Executive education usually refers to programs and courses targeted at professionals working in managerial and executive roles, or those who aspire to. Most executive programs offered by business schools last between two and six days, but some can take over a year to complete part-time.
Content-wise, executive education focuses on improving the knowledge and skills needed to become an effective leader. Most executive programs – unlike management degrees like an MBA, MSc, or Master in Management – focus on sharpening specific aspects of an executive’s toolkit, such as accounting, finance, strategy, or negotiation. Some executive programs – like modular general management or Executive MBA programs – do provide more broad training for current and future managers and executives.
Sometimes, specialized executive programs are designed for professionals working in certain industries (like healthcare or IT), or those working in or transitioning to specific managerial or executive roles.
Executive programs are usually offered on the campuses of business schools, though they can sometimes take place at other venues like resorts or conference centers. Some providers – particularly those offering global-oriented programs – take advantage of the short format and international partnerships to offer their programs in one or more different locations.
The executive programs listed on this site are “open-enrollment” programs, meaning that anyone is eligible to apply. This is in contrast to “custom” programs typically offered to companies and organizations.
In most cases, executive education does not lead to a formal degree (except for an Executive MBA). Some institutions, however, will offer professional certifications or “certificates of completion.”
Under flexi time, there is normally a core period of the day when employees must be at work (eg between 10 am and 4pm), whilst the rest of the working day is “flexi time”, in which staff can choose when they work, subject to achieving total daily, weekly or monthly hours. An employee must work between the basic core hours and has the flexibility to clock in / out between the other hours.
An example of a typical flexi time day is below:
- Begin work between 0700 – 1000 (flexitime)
- Must be there between 1000 – 1200 (core time)
- Lunch break between 1200 – 1400 (flexible lunch hour)
- Must be there from 1400 – 1600 (core time)
- Leave between 1600 – 1900 (flexitime)
The hours you work between these times are credited to your flexi time balance.
Most schemes allow you a credit or debit margin, often of about 8 hours.
For example, if you work a 35-hour week, then, over four weeks, you will be obliged to work for 140 hours. If you work more than the required hours in those four weeks then you will be in credit. If you work fewer hours then you will be in deficit. If you exceed a stipulated credit level you might lose those extra hours you have worked, but if you go into excess deficit you might lose pay, have to use up annual leave to make the difference or be disciplined.
If you have enough flexi time credit you can turn that into time off, and this is one of the best liked features. This could be one or maybe 2 days a month depending on your scheme.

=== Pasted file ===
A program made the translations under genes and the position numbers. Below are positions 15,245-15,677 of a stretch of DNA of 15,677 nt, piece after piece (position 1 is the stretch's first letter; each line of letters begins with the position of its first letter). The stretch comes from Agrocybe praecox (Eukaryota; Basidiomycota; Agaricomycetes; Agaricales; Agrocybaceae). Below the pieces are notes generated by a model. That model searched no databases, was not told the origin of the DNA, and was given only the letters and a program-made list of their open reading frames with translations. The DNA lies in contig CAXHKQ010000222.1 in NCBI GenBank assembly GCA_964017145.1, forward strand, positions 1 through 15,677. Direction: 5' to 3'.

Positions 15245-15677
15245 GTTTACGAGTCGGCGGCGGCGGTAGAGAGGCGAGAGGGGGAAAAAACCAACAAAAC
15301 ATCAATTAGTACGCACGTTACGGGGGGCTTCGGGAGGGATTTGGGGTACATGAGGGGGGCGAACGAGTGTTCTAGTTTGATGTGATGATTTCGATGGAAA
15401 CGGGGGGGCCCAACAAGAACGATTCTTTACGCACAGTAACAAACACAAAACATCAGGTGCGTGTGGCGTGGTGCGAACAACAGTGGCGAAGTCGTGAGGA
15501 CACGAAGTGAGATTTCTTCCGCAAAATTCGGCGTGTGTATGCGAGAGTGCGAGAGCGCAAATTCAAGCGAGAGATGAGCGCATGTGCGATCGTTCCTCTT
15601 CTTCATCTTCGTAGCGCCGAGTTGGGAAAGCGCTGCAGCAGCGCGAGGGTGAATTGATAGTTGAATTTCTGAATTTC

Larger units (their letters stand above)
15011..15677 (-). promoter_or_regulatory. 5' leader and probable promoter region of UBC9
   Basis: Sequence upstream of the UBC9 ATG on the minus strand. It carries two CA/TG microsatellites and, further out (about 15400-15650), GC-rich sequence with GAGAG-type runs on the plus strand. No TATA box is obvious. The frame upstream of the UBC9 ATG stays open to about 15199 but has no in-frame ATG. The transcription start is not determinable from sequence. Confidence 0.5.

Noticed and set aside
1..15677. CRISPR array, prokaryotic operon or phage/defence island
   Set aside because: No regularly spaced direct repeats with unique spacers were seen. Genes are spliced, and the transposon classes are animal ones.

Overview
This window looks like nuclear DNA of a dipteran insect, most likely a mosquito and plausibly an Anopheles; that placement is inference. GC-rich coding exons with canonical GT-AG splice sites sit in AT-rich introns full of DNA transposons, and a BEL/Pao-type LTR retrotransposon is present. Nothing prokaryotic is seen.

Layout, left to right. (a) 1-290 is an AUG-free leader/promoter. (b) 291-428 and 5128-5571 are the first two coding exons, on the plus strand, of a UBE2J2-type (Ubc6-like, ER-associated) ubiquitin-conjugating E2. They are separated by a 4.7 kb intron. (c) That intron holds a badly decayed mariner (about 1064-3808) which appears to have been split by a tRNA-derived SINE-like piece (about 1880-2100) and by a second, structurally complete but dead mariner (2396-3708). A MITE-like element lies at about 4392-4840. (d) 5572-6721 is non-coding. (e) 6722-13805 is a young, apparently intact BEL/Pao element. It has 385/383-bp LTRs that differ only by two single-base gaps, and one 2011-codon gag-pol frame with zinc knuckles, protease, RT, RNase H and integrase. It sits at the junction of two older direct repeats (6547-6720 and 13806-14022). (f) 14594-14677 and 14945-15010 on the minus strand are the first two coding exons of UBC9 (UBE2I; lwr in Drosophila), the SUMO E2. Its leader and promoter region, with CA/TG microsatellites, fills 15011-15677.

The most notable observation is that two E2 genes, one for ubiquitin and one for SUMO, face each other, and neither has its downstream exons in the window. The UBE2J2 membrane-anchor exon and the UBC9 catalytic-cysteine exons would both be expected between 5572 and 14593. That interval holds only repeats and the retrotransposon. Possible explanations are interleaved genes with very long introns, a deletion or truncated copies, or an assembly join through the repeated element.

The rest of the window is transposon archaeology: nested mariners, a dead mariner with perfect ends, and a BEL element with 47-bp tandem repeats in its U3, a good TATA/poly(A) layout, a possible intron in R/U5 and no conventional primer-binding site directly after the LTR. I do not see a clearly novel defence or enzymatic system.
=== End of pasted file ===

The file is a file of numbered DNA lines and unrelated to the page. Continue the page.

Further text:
Benefits of Flexi time
Utlising a flexi time policy in your organisation can benefit everyone involved, employers, employees and their families.
Benefits to your organisation
Introducing flexible working could bring the following benefits to your business.
- Greater staff morale and job satifaction. Most employers offering flexitime working report improvments in recruitment, absenteeism and productivity
- Reduces stress and fatigue and unfocussed employees
- Increases employee satisfaction and production
- Greater staff retention and increased ability to attract new staff. Recruitment costs are thus reduced.
- Ability to attract a higher level of skills because the business is able to attract and retain a skilled and more diverse workforce.
- Work time visits to doctor / dentist are in employees time
- Measures employee’s attendance – you only pay or time in attendance (delayed arrival caused by traffic congestion, delayed trains etc. are at emloyees expense)
- An incentive to complete tasks instead of being carried forward to the next day as extra hours worked count towards the final targetGreater competitiveness, for example being able to react more effectively to changing market conditions
- Increased customer satisfaction and loyalty as a result of the above.
Benefits to your employees
- Increased opportunity to fit other commitments and activities in with work, and make better use of their free time.
- More in control of their workloads, and manage a better balance between life and work. Allows you to schedule your travel; time to avoid congestion
- Allows you bank time to be used for leisure / personal activities
- Avoid the stress of commuting at peak times if their start and finish times are staggered or if they work from home
- Personal matters can be sorted without having to take time off
- helpful for people caring for children or other dependants, but others may find flexible working helpful too
Disadvantages of Flexi time
If the scheme is not monitored properly, there is potential for employees to abuse the system. For example if time is recorded on paper or spreadsheets by staff they can easily fabricate their time.
Administration of the system may make demands upon a HR department and create additional workload.
These are the issues that Flex Planner resolves.